Law & Order: SVU Spills The Special Tea
A TED-talk shaman is accused of rape by hypnosis; did the episode make Sarah D. Bunting verrrrry sleeeeepy?
Abby Dunne wants to switch up her Netflix-and-chill existence, so she turns down an evening of steaks and Stranger Things with her boyf to go to a spiritual retreat involving ayahuasca tea and boilerplate pronunciamentos about journeys into the self led by "shaman" Declan Trask. She doesn't end up drinking the tea, but the water she accepts from Declan instead must have had something in it, because she immediately starts feeling weird, then finds herself paralyzed when Declan rapes her.
Declan is an influencer with a clean-water foundation now, but back in the day, he was a junkie who got himself kicked out of...let's go with "Not-gers University," despite his moneyed father's influence, thanks to his addiction. He got clean at a rehab that uses hypnosis techniques as aversion therapy -- and now he's using those techniques to sexually assault women at his retreats, and to compel their fake consent in the "encounters," which he records to protect himself from "fraudulent accusations," per his lawyer. And also because he's a disgusting pig.
You can tell based on the betrayed glaring that Liv thinks at least part of the real crime is said attorney, Rita Calhoun, returning unrepentantly to the ranks of rapists' defense counsel. I did some betrayed glaring of my own at whoever saddled Elizabeth Marvel with these bangs:
That's misdemeanor failure to razor.
Liv has to twist Barba's arm to keep going with the case once Abby balks at sitting through Rita's cross, because it's going to involve reading from her application to the retreat and putting her "we're just roommates, I'm bored" shit with her boyfriend on blast. Liv guilts her into continuing with the usual "but what about all Declan's future victims" line, and encourages Barba not to give up by siccing Carisi on Declan's past arrest record, which involves fleeing the scene of a friend's overdose and wrecking his car. "But what does that have to do with anything?" Basically nothing, but it's designed to show the jury Declan's a gutless shitbrick, and it is successful: he's found guilty of Rape I.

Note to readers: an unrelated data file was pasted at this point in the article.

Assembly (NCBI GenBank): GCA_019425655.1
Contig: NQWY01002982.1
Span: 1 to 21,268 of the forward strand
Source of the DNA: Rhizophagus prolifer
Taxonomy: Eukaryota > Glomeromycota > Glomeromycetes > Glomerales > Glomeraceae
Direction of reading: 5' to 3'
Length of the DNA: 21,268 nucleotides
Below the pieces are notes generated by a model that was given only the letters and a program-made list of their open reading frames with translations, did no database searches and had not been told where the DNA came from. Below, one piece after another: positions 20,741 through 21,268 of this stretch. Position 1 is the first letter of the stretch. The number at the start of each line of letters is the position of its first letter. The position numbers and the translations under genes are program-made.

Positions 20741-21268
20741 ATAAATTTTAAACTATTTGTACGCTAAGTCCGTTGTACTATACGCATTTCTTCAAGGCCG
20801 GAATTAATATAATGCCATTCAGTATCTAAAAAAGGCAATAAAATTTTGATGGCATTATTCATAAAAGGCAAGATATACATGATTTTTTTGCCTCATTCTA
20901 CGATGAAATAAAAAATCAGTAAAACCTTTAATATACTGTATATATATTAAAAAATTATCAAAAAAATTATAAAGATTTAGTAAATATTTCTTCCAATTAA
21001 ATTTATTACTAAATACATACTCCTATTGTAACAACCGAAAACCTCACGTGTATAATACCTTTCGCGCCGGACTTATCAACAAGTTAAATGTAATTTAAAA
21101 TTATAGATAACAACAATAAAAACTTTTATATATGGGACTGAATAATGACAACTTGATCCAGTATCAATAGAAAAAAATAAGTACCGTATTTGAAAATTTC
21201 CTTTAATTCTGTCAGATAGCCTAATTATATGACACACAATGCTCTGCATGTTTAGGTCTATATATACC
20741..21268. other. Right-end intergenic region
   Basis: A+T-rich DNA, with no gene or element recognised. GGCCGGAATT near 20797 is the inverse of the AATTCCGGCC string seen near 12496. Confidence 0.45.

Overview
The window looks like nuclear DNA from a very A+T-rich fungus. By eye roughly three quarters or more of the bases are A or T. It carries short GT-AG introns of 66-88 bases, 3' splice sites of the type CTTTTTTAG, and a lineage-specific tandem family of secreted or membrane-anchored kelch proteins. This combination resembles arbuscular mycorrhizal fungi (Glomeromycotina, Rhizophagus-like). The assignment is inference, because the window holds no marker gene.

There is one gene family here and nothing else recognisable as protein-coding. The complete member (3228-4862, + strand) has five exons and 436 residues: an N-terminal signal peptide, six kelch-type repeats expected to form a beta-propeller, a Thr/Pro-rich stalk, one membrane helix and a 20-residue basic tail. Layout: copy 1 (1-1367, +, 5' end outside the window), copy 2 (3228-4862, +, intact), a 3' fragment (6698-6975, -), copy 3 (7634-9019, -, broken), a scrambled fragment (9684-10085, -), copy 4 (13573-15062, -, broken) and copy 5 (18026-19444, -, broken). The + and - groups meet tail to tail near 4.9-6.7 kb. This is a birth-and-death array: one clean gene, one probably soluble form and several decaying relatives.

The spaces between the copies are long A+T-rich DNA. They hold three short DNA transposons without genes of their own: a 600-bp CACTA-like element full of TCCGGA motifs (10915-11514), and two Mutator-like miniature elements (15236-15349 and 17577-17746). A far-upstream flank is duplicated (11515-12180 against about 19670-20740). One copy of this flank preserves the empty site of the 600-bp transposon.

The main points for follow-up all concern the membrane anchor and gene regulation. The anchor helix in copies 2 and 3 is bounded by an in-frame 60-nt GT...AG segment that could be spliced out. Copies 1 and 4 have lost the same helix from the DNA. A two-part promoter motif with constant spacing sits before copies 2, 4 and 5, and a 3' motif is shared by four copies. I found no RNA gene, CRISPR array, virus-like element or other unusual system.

Probably Michael Fine.
Declan is a spiritual guru (snorf), not an attorney; he didn't assault as many women as Fine; he didn't have any child pornography on his computer.
I guess Stuart Townsend as Declan is the most famous? He did do it. Marvel is more visible, IMO, but I'm the one person still watching Homeland so what do I know.
Marvel; Ami Brabson as the only other judge available for SVU cases, Hon. Karen Blake; John Ellison Conlee, who played "Crazy" Mike Dugan on a Mothership twenty years ago, is the rehab counselor who sells Declan out; Lisa Gorlitsky (the goofy-trip-story lady referenced below) turned up on a Mothership as well, as Mark Feuerstein's...wife? In an episode about an anti-Semitic hate crime? I'd like to see more of her; she really committed to the bit here.
"Enveloped by a warm feeling" was kind of accidentally disgusting. Beyond that, nothing of note.
In the same way that no one cares about your dream last night, no one cares about your cool trip vidding, either. Fin, back me up.
Liv announces, "The only person to blame is the one who did this to you" -- before she's collected a single fact or statement about what happened to Abby. Very profesh. It also doesn't seem to occur to her that "what" they're "missing" is that Abby and Declan Did It and Abby had to tell her boyfriend a story. Understand: I'm not saying the first instinct shouldn't be to believe an outcry witness/victim. But the show seems to feel lately that any degree of skepticism about, or even follow-up on, victims' version of events is a betrayal of them and their trust, and while it's one thing for the police to avoid making retrograde assumptions, it's another to confuse the police (who investigate) with victims' advocates (who support and, you know, advocate). This way of writing Liv and the squad is designed to make them seem admirable and open-minded, and teach the audience to challenge antediluvian attitudes towards he-said-she-said cases, but 1) we've been watching a while now and we fuckin' get it already, and 2) it gives these alleged professionals huge blind spots when it comes creating a reliable timeline and case.
I know I clock this every episode, but it's important to me to make the distinction between what the show is trying to say, which is admirable; and how it's trying to say it in the context of a police procedural, which is lecture-y and unrealistic and makes its characters look like queasy rookies. And on that tip, I don't know why Abby's boyfriend was even in the courtroom when presumably he'd be a witness himself, but when he does rush out, stung by Abby's application, Liv is shocked!
MarHar Superstar, you're an executive producer. When the ep director tells you to make that face, you can tell him/her to kick rocks because it makes Liv look like an idiot. Please start doing that.
Barba, a little, because he had a case like this in Brooklyn and couldn't stick the landing -- but he doesn't get all hollering-to-the-cheap-seats about it.
Carisi is dating a vegan, and Rollins would like him to "bring her around" already.